The study found between a 41 and 56 percent increased risk of developing allergies in later life if treated with antibiotics at a young age.
New extensive research has found a link between early antibiotic use in children and the increased risk of allergies such as eczema and hayfever.
Conducted by Dr Fariba Ahmadizar from Utrecht University, Netherlands and colleagues, the research used data from 32 observational studies published between 1966 and 2015 involving almost 400,000 participants looking at the consumption of antibiotics before the age of two and risk of developing eczema or hayfever later in life.
Ahmadizar and her team found a definite increase in risk after early antibiotic use with 15 percent to 41 percent for eczema and 14 percent to 56 percent for hayfever. The varying amounts are due to the different types of studies that were analyzed. This is not a completely new link – previous research has suggested the link between early antibiotic use and allergies but with inconsistent results. However, this study has revealed even two courses of antibiotics at a young age can have a devastating effect on the developing immune system causing it to be highly susceptible.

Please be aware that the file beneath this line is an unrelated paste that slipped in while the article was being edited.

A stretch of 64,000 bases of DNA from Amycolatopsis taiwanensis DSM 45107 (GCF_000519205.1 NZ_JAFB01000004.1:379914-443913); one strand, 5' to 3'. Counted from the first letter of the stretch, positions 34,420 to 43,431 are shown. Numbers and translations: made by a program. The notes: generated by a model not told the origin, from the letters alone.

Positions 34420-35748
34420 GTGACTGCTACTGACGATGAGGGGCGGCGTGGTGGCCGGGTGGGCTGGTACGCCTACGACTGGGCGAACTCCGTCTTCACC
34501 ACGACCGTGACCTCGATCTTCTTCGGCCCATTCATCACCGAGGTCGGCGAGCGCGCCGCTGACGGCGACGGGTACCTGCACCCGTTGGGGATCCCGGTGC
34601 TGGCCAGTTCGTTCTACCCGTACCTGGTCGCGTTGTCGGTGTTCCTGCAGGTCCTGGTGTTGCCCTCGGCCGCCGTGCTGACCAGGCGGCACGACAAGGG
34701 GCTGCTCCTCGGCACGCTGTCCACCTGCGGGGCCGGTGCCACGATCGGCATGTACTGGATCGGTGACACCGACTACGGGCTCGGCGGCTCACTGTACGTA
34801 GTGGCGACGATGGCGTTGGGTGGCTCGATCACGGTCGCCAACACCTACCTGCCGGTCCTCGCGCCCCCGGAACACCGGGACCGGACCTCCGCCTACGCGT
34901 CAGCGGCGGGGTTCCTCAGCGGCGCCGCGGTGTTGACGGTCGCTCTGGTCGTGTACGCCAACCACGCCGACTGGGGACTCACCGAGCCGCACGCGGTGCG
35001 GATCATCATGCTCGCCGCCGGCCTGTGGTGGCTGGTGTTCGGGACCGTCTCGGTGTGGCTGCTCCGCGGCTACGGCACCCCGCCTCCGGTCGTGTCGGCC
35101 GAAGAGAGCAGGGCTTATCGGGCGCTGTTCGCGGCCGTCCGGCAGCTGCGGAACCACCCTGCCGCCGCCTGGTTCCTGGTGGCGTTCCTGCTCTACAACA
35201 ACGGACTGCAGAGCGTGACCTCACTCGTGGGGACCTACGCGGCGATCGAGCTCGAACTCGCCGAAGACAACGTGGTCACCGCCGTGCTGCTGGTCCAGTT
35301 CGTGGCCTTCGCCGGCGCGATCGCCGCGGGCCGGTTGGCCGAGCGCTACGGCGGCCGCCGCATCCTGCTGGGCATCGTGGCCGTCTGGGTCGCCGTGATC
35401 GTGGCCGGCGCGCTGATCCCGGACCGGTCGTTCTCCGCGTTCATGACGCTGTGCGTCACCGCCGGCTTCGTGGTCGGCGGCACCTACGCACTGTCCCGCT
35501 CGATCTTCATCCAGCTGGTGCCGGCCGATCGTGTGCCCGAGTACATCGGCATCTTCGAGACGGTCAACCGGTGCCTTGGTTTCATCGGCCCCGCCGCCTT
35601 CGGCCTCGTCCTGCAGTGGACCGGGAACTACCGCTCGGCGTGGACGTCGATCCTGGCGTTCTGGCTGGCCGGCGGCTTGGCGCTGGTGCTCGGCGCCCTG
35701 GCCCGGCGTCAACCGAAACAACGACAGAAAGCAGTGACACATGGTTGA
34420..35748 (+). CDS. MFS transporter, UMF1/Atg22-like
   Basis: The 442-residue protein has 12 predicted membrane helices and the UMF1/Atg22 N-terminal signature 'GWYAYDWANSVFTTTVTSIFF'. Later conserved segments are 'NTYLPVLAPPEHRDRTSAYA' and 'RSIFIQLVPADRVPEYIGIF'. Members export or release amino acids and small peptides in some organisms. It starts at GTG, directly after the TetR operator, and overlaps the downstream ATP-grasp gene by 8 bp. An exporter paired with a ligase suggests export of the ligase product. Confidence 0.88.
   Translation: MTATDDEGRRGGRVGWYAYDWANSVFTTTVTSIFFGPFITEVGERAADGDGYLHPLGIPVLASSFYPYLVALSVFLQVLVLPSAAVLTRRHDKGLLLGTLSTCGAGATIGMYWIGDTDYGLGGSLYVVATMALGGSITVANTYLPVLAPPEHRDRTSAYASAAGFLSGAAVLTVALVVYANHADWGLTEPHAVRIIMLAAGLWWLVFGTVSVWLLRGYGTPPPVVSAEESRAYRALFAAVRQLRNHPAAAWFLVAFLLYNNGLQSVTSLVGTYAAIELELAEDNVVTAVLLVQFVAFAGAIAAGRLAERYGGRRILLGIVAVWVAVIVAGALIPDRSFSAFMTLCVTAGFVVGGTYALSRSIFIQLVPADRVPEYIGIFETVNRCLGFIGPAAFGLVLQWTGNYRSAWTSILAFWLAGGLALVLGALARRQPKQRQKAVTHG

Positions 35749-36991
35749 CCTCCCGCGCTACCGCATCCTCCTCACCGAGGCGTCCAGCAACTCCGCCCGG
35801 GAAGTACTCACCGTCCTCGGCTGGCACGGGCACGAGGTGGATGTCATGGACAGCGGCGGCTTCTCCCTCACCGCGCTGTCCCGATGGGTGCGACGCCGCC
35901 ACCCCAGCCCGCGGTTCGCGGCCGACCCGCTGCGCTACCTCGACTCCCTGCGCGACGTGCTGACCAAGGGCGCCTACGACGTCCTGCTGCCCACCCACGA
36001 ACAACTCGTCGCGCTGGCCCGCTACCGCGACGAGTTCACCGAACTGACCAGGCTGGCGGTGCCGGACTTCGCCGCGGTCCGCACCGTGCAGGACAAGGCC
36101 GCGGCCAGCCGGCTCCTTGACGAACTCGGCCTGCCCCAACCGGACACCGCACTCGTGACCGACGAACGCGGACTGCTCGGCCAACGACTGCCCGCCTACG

The reason for increased risk is thought to be the effect antibiotics have on the disruption of the microorganisms present in the gut. These microbiomes are crucial for a healthy immune system so any imbalance will lead to reduce immune responses. The younger we are when we receive antibiotic medication, the more affect this can have on the immune system.
Despite antibiotic suppression on the immune system, health experts and paediatricians need to balance out the pros and cons of using antibiotics since they are an essential means in fighting bacterial infections, and to date, something that has saved the lives of millions of people.
The conclusions to their findings were presented at the European Respiratory Society congress in London on Tuesday.